Stuart Lancaster says that he will "trust the process" as his main rival to become England's new permanent coach Nick Mallett all but gave up on succeeding Martin Johnson on a full-time basis.
Lancaster, appointed caretaker boss for the duration of the Six Nations following Johnson's post World Cup resignation, saw a youthful England side round off the tournament with a 30-9 thrashing of Ireland here at Twickenham.
Saturday's victory meant England, who'd gone into this Six Nations as the defending champions, finished second behind Grand Slam winners Wales, who beat them 19-12 at Twickenham last month.
Former Springbok and Italy coach Mallett all but conceded the job to Lancaster when, shortly after full-time, he told South African television station Supersport: "You can't see the RFU (England's Rugby Football Union) wanting to change a coach when you look at the team and how happy they are."
Meanwhile a delighted Lancaster, speaking after England's first Six Nations win over Ireland since 2008, said: "Obviously it's been a great journey.
"I've known all along the timelines. I've just got to trust in the process, I've been on the other side of the fence interviewing people and I understand what people need to do.
"I've got no problems with that. I will just enjoy the moment," added Lancaster, formerly coach of England's reserve Saxons.
Following the disappointment of England's World Cup campaign, where they lost in the quarter-finals, Lancaster was faced with trying to restore the squad's self-respect after several embarrassing off-field incidents in New Zealand, build for the 2015 World Cup on home soil and fashion a winning team.
Most observers agree he has succeeded on all three fronts - nine players made their England debuts this Six Nations and the only off-field drama saw Lancaster axe scrum-half Danny Care for drink driving before the tournament.
Now the RFU will have to come up with quite an explanation if they decide against appointing Lancaster, who said much of the current side's success stemmed from the pre-tournament training camp he's held in his home town of Leeds, northern England.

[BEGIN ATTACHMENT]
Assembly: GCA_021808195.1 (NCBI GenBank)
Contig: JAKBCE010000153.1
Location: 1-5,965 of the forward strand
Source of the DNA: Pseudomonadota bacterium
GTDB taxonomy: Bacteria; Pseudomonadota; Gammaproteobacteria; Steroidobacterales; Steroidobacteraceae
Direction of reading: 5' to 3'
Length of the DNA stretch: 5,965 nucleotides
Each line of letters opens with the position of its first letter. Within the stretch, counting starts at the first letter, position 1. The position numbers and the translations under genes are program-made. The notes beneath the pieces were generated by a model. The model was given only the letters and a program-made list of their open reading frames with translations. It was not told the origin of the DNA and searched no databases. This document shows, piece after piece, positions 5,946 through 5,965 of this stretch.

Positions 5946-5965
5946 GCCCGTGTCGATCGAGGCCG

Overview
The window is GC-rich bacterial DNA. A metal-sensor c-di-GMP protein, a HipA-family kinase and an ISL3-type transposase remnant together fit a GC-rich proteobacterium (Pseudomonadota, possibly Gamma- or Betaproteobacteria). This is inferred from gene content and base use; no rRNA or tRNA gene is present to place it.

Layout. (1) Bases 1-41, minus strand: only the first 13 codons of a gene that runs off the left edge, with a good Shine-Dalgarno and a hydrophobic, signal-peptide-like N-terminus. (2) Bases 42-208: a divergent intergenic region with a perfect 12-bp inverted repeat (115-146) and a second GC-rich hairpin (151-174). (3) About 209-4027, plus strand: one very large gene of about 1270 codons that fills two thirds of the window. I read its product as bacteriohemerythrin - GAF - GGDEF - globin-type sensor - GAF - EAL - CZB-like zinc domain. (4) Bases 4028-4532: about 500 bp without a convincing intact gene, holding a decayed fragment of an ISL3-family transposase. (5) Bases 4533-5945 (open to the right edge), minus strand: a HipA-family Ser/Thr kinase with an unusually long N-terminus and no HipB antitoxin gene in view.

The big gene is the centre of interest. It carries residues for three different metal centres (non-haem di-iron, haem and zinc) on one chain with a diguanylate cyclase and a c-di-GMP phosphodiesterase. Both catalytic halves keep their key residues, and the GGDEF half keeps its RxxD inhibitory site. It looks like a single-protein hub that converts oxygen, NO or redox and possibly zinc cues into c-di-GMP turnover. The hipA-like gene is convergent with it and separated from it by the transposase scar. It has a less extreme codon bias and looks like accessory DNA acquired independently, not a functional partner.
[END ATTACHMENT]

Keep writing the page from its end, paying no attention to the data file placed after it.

"When you think the team came together eight weeks ago at a Yorkshire Two club in Leeds and to put in that performance against an Ireland side that has been together a long time and are clearly well-coached, I'm delighted for the players, the management and the supporters," said Lancaster, who opted against taking the squad to the exclusive resort in Portugal favoured by Johnson.
"The week in Leeds was about getting a sense of team and why we were all going to work hard for each other," explained Lancaster, now in pole position to lead England on their June tour of South Africa.
"By the end of that week the message had got through and we knew we were on the journey to becoming a united team."
Last month, England made a winning start to life under Lancaster by beating Scotland 13-6 at Murrayfield - a ground where they hadn't won since 2004 - in a match where flanker Chris Robshaw, who'd just one cap behind him, skippered his country for the first time.
"One of the key moments in the campaign was the win in Scotland," recalled Lancaster. "We'd not won in Scotland for a long time and to go up there and win fuelled our belief."
Reflecting on England's tournament as a whole, Lancaster, who paid tribute to assistant coaches Graham Rowntree and Andy Farrell, father of England fly-half Owen, said: "It's probably exceeded most people's expectations but I think we've always known we've had a good group of players and we've always believed in our ability to get the best out of them."
Lancaster was delighted by the "scrummaging-fest" England, only 9-6 up at half-time, laid on as they pulverised the Ireland pack to the extent they scored a 57th minute penalty try from the set-piece.
Replacement scrum-half Ben Youngs added a second try late on in a match where Farrell, one of the players given their Test debut by Lancaster, kicked the same number of points - 20 - as his age.
Lancaster was pleased by the maturity his side, who ran in three tries in last weekend's 24-22 win away to France in Paris, showed in adapting to the wet conditions facing them on Saturday and ground Ireland down.
"Any team has been able to win in different conditions but also a team has to learn and improve.
"To play in different styles, it's got to be a requirement to be one of the best teams and that's what we're striving to be, one of the best teams," said Lancaster.
"We're making steps along that way."